Full Online Books
Authors Authors Short Stories Short Stories Long Stories Long Stories Funny Stories Funny Stories Love Stories Love Stories Stories For Kids Stories For Kids Poems Poems Essays Essays Nonfictions Nonfictions Plays Plays Folktales Folktales Fairy Tales Fairy Tales Fables Fables Learning Kitchen Learning Kitchen
Valid XHTML 1.0 Transitional Free Classified Website Without Registration Free Classified Website Daniel Company
Twitter Twitter Add book
Full Online Book HomeLong StoriesThe Heart's Highway: A Romance Of Virginia In The Seventeenth Century - Chapter 17
Famous Authors (View All Authors)
The Heart's Highway: A Romance Of Virginia In The Seventeenth Century - Chapter 17 Post by :Slic47 Category :Long Stories Author :Mary E Wilkins Freeman Date :May 2012 Read :1234

Click below to download : The Heart's Highway: A Romance Of Virginia In The Seventeenth Century - Chapter 17 (Format : PDF)

The Heart's Highway: A Romance Of Virginia In The Seventeenth Century - Chapter 17


Mary Cavendish raised her voice high until it seemed to me like a silver trumpet, and cried out with a wave of her white arm to them all: "On to Laurel Creek, I pray you! Oh, I pray you, good people, on to Laurel Creek, and cut down my tobacco for the sake of Virginia and the honour of the Colony."

It needed but a puff of any wind of human will to send that fiery mob leaping in a new direction. Straightway, they shouted with one accord: "To Laurel Creek, to Laurel Creek! Down with the tobacco, down with the governor, down with the king! To Laurel Creek!" and forged ahead, turning to the left instead of the right, as had been ordered, and Mary was swept along with them, and Catherine would have been crushed, had not a horseman, whom I did not recognise, caught her up on the saddle with him with a wonderful swing of a long, lithe arm, and then galloped after, and as for myself and Captain Jaynes, and Sir Humphrey, and others of the burgesses, whom I had best not call by name, we went too, since we might as well have tried to hold the current of the James River, as that headlong company.

But as soon as might be, I shouted out to Sir Humphrey above the din that our first duty must be to save Mary and Catherine. And he answered back in a hoarse shout, "Oh, for God's sake, ride fast, Harry, for should the militia come, what would happen to them?"

But I needed no urging. I know not whom I rode down, I trust not any, but I know not; I got before them all in some wise, Sir Humphrey following close behind, and Ralph Drake also, swearing that he knew not what possessed the jades to meddle in such matters, and shouting to the rabble to stop, but he might as well have shouted to the wind. And by that time there were more than a hundred of us, though whence they had come, I know not.

We gentlemen kept together in some wise, and gradually gained on Mary, who had had the start, and there were some seven of us, one of the Barrys, Sir Humphrey Hyde, Ralph Drake, Parson Downs, in such guise for a parson that no one would have known him, booted and spurred, and riding harder than any by virtue of his best horse in the Colony, myself, and two of the burgesses. We seven gaining on the rabble, in spite of the fact that many of them were mounted upon Major Robert Beverly's best horses, through their having less knowledge of horsemanship, closed around Mary Cavendish on Merry Roger, clearing the ground with long galloping bounds, and Catherine with the strange horseman was somewhat behind.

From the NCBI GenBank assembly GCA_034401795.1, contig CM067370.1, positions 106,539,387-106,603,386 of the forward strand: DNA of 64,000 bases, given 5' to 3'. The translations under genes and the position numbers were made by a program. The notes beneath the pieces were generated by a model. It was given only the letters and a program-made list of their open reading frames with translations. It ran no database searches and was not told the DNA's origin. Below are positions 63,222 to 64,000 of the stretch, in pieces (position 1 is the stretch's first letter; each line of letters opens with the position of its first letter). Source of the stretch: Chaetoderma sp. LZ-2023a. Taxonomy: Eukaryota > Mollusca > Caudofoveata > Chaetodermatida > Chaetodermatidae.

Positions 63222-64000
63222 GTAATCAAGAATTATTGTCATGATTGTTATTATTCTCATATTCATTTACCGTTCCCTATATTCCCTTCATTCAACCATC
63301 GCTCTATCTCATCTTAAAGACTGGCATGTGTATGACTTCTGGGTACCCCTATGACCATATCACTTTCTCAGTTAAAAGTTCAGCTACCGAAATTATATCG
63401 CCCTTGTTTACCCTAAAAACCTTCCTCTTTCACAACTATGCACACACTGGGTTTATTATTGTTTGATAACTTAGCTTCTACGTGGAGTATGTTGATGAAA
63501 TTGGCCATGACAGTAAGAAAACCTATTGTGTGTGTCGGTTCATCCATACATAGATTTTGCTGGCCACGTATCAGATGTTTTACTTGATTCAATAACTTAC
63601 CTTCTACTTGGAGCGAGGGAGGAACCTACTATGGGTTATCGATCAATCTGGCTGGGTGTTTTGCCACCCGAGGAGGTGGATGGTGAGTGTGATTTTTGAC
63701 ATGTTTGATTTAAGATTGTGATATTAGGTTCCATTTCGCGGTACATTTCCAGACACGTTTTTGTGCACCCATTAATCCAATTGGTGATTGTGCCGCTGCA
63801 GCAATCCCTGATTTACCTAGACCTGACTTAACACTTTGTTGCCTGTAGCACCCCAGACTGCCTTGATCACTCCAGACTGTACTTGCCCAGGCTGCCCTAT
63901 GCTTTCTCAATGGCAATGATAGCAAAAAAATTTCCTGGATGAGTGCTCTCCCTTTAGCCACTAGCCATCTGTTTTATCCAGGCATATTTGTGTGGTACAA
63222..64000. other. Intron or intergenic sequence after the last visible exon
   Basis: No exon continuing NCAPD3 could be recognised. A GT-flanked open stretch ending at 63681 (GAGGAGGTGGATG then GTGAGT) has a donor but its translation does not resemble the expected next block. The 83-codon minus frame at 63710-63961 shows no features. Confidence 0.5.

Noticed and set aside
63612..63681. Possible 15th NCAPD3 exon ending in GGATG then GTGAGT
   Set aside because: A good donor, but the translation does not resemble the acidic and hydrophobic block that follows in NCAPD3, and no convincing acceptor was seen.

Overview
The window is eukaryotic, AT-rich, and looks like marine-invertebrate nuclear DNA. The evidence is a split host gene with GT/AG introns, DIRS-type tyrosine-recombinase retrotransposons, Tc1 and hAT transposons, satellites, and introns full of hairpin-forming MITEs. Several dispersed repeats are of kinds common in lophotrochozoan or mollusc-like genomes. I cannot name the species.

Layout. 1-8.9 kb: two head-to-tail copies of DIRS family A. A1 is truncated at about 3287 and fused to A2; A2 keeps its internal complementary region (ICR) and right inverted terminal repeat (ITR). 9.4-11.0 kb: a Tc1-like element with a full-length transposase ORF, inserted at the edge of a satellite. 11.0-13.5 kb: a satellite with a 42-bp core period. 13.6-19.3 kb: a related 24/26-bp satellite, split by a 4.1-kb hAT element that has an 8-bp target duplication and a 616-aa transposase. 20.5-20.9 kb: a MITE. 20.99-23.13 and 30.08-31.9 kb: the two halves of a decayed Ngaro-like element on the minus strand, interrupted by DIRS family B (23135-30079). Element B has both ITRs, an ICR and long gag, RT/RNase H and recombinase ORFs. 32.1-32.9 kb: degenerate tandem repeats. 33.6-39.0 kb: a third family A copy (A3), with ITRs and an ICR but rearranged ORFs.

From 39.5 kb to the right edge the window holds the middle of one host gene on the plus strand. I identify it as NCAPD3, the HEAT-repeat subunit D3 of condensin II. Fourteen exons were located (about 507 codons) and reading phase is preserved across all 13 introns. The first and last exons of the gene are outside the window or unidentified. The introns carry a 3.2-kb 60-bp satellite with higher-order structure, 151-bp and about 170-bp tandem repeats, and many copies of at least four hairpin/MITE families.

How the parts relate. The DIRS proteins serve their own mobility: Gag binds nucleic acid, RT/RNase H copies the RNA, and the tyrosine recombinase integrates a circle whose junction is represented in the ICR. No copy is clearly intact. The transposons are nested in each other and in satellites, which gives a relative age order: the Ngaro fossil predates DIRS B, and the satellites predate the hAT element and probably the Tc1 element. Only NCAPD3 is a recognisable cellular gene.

As we came up with Mary, she looked at us over her shoulder with a brightness of triumph and withal something of merriment, like a child successful in mischief, and laughed, and waved her hand in which, as I live, she held a sword which had long graced the hall at Drake Hill, and I believe she meditated cutting the tobacco herself.

Then a great cheer went up for her, in which we, in spite of our misgivings, joined. Something so wonderful and innocent there was in the fresh enthusiasm of the maid. Then again her sweet voice rang out:

"Down with the tobacco, gentlemen of Virginia, and down with all tyranny. Remember Nathaniel Bacon, remember Nathaniel Bacon!"

Then we all caught up that last cry of hers, and the air rang with "Remember Nathaniel Bacon!"

But as soon as might be, I rode close enough to speak with Mary Cavendish, and Sir Humphrey, who was on the other side, each with our jealousy lost sight of, in our concern for her.

"Child, thou must turn and go home," I said, and I fear my voice lost its firmness, for I was half mad with admiration, and love, and apprehension for her.

Then Sir Humphrey echoed me.

"The militia will be upon us presently," he shouted in her ear above the din. "Ride home as fast as you may."

She looked from one to the other of us, and laughed gayly and shook her head, and her golden curls flew to the wind, and she touched Merry Roger with her whip and he bounded ahead, and we had all we could do to keep pace, he being fresh. Then Parson Downs pelted to her side and besought her to turn, and so did Captain Jaynes, though he was half laughing with delight at her spirit, and his bright eyes viewed her in such wise that I could scarce keep my fingers from his throat. But Mary Cavendish would hear to none, and no way there was of turning her, lest we dragged her from her saddle.

Again I rode close and spoke so that no one beside her could hear.

"Go home, I pray you, if you love me," I said.

But she looked at me with a proud defiance, and such a spirit of a man that I marvelled at her.

"'Tis no time to talk of love, sir," said she. "When a people strike for liberty, they stop not for honey nor kisses."

Then she cried again, "Remember Nathaniel Bacon!" And again that wild shout echoed her silver voice.